A Bit About Releases and Withdrawals of Liens
You may be wondering what happens once your taxes, penalties, and interest are paid in full.
Once issued, a lien remains in place until a release of lien is filed to establish that it has been satisfied and is no longer valid. If a release of lien is not filed, the lien will continue to encumber your property.
In California, when everything is paid up, any liens are released. However, there are certain situations where a state lien may be released without the debt being paid in full.
For example, if the amount of taxes due the state is sufficiently secured by a state lien on other property, then a lien on a different asset or property is not deemed necessary. The state considers that the first lien sufficient and releasing additional liens will not impact collection activity.
Sometimes this is called a partial release of lien. The original lien is still in force against property that comes into your hands at a later date.
Occasionally, a state tax agency will subordinate a lien in favor of a lien from another state tax agency. This means one lien takes precedence and priority over another and, in some ways, takes its place.
Liens may be released if the liability underlying the state tax lien has been deemed unenforceable through bankruptcy, statute expiration, or other reason under state or federal law.
Finally, if a lien has been recorded in error by tax agency staff, the agency must send a copy of the release to all three major credit reporting bureaus. A short list of reasons a lien can be considered to be filed in error include:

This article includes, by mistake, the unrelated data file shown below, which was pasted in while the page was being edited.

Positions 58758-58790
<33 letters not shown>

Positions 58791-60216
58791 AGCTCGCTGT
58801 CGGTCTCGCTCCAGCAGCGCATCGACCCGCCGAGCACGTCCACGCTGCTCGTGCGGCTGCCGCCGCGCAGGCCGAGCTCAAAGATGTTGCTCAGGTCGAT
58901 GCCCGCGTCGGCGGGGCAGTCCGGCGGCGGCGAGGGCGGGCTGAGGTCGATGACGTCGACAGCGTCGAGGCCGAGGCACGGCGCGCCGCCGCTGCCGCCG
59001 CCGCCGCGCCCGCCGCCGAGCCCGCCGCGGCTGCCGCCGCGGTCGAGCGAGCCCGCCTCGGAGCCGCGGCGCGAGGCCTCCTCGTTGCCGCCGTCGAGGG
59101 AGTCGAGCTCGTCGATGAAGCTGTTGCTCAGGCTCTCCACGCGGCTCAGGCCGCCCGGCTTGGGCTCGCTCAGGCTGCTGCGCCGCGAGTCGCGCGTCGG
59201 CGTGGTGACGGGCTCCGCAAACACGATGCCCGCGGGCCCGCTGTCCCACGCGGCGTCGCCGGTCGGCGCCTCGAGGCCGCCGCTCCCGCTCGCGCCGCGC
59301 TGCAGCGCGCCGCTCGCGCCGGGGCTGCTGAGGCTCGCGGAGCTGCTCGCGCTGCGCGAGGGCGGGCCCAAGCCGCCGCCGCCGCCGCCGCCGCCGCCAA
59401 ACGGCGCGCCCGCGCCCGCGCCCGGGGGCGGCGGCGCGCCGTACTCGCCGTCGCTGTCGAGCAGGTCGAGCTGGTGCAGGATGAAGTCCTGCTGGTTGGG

- The liability was satisfied, in full, before the lien recording date.
- An audit report is in litigation.
- A lien was filed with an incorrect name, social security number, entity name, EIN, corporation number, or limited liability number.
- The taxpayer provides documentation that there was no additional tax due.
It is also possible to request a partial release of lien. In this case, the lien is fully removed from a piece of property designated in the partial release of lien. All other property remains encumbered.
Partial releases must be approved by a collections supervisor and the Collections Division Chief if it can be shown that the remaining property under lien is sufficient to enforce collection of the liability. A partial lien may be granted in cases of hardship or if the property released is being sold to satisfy the tax debt, among other things.
Taxes are complex beasts that can be difficult to tame for most ordinary taxpayers and business owners, particularly when an action such as a tax lien has been put in place by a state tax agency.
An experienced and knowledgeable tax attorney who is familiar with California tax code, as well as the IRS, can become the mediator between you and the taxing authority, taking a little of the load off your shoulders and making sure everyone is playing fair.